A Caregivers Asks: Does Anesthesia Make Dementia Worse?

It can. It doesn’t always. This ambiguous response is true of many questions regarding what happens when someone has Alzheimer’s disease or one of the many other forms of dementia. What is true for one person is not true for many others.

Some factors that can have an effect on whether or not someone experiences cognitive decline after general anesthetic are:

Age – The older we are, the more vulnerable we are to side effects of anesthesia. Our brain, like the rest of us does not respond in the same way it once did.

Medical Conditions and Medications – The more health issues one has and the more medication one requires the greater the chances of cognitive decline with the added stress of surgery.

Loss of Blood – Blood loss during surgery can reduce oxygen flow to the brain resulting in cognitive impairment.

Type of Anesthesia Needed and What Procedure has to be Done – Depending on the circumstances, the surgeon may need to use heavy sedation over a relatively long period of time increasing the chance of a negative reaction.  For less extensive procedures, he or she may opt for a spinal block and twilight sleep. Doing this could lessen the risk of cognitive decline.

Pre-existing Dementia – Dementia is a devastating brain disease and any procedure that causes increased stress on it could result in changes in function.

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It is important to note that often the cognitive changes seen immediately after surgery and anesthesia are temporary. For some patients there can be a partial return to pre-surgery state with more minor losses remaining.

It is also important to speak openly about your concerns and to work with the physician to formulate the best plan for the needs of the person requiring surgery. Despite the risks, the procedure may have to go forward in order to save the person’s life. And remember, the surgeon and medical staff want the best possible outcome as much as you do, and will do their best for their patient.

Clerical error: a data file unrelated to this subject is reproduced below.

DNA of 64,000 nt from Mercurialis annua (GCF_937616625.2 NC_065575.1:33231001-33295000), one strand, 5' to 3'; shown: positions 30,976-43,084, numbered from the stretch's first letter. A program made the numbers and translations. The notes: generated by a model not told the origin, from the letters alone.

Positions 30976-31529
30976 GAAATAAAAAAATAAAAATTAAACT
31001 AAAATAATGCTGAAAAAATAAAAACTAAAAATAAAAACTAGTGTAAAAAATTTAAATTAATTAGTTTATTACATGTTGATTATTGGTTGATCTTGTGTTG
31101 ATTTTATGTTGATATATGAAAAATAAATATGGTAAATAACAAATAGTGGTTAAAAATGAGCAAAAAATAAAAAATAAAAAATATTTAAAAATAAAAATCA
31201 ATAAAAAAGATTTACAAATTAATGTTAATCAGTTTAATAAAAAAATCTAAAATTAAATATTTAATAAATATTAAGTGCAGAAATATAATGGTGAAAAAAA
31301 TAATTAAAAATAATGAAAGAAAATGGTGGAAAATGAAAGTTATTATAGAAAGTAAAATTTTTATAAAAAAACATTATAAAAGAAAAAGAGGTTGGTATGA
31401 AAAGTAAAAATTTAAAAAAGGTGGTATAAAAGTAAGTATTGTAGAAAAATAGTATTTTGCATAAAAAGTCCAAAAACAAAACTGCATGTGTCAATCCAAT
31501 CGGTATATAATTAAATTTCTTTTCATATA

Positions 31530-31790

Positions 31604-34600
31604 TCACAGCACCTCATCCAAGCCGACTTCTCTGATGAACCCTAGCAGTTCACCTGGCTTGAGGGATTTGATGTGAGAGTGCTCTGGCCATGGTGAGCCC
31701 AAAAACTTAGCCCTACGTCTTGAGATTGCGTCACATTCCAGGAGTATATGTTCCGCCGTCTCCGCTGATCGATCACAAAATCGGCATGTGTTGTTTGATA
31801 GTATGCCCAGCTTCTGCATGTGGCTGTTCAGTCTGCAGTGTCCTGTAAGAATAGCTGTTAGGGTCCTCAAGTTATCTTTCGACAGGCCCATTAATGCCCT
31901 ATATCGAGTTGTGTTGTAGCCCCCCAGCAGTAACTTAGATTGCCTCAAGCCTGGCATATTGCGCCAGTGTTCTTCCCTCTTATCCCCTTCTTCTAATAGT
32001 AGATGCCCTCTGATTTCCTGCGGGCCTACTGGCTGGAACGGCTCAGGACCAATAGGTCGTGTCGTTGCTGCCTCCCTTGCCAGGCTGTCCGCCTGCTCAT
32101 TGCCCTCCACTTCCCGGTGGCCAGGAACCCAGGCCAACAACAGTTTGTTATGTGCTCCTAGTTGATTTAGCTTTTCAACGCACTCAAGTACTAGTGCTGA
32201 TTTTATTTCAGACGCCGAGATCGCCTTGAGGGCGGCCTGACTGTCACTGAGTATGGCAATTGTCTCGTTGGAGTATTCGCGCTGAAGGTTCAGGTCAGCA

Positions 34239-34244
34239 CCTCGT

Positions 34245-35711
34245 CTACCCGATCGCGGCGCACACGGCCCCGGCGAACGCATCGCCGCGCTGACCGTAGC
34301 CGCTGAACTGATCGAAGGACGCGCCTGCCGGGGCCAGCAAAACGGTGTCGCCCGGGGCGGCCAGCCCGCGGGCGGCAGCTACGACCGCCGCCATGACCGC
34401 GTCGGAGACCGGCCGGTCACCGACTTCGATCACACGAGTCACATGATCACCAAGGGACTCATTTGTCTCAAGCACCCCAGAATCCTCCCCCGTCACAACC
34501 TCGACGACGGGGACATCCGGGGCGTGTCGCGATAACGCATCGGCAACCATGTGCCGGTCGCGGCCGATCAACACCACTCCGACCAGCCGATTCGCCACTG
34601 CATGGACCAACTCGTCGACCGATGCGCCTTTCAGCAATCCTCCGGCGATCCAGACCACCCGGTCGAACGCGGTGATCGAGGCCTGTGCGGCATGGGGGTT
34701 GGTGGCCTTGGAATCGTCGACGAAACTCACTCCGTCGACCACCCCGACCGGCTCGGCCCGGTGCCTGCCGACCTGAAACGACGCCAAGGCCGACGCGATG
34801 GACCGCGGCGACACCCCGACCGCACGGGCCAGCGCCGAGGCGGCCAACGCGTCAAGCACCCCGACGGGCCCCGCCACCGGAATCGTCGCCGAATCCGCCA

For more information on anesthesia and dementia click on the following links: http://health.sunnybrook.ca/brain/surgery-and-dementia, https://www.scientificamerican.com/article/can-general-anesthesia-trigger-dementia/; https://www.dementia.org.au/files/helpsheets/Helpsheet-DementiaQandA20-Anaethesia_english.pdf

Bobbi Carducci The Imperfect Caregiver

A Caregiver Asks: Does anyone else think the person they are caring for is faking to get attention?

It can seem like that, especially in the early and moderate stages. This is when behavior can be off the wall one moment and seemingly normal the next.

  1. A family member or friend drops by and suddenly the person in your care changes. Someone who can rarely speak engages in conversation again.
  2. There is light in his eyes that’s not been there in a long time.
  3. He may not remember your name but recognizes the rare visitor immediately.
  4. As you approach his doctor’s office he stands straighter and walks with his head up.
  5. He convincingly denies symptoms and behavior you encounter daily.

You watch, amazed, and perhaps convinced, you are being taken advantage of. What you are seeing and hearing is the person in your care using every resource he can draw upon in order to appear normal. He is aware that something is very wrong and wants to convince others that he is still himself. It can’t last. It’s exhausting and the strain will take everything out of him for the rest of the day and possibly for the next several days.  You will both be in for a difficult time for a while.

As frustrating as it may be for you, try to understand that what you are experiencing with him are some of his last efforts to be retain his dignity and be seen as he once was.

Be prepared for some visitors to insist he’s not as bad as you led them to believe. Understand that the medical staff will listen to him first and may question your perceptions of his progression. On some occasions, you may question your own sanity.  Know this, it’s not you. You have the facts, they don’t.

You may want to have a brief video of what really goes on stored on your smart phone to share with those who need to know the truth. It could lead to getting more help for both of you.

For those you rarely see or will always question what you do, let them believe what they will and vent as needed to other caregivers who understand what it’s really like.

To learn more about Bobbi Carducci, the Imperfect Caregiver, click on her name. To contact her  directly send an email to bcarducci@Comcast.net . Comments and questions are always welcome.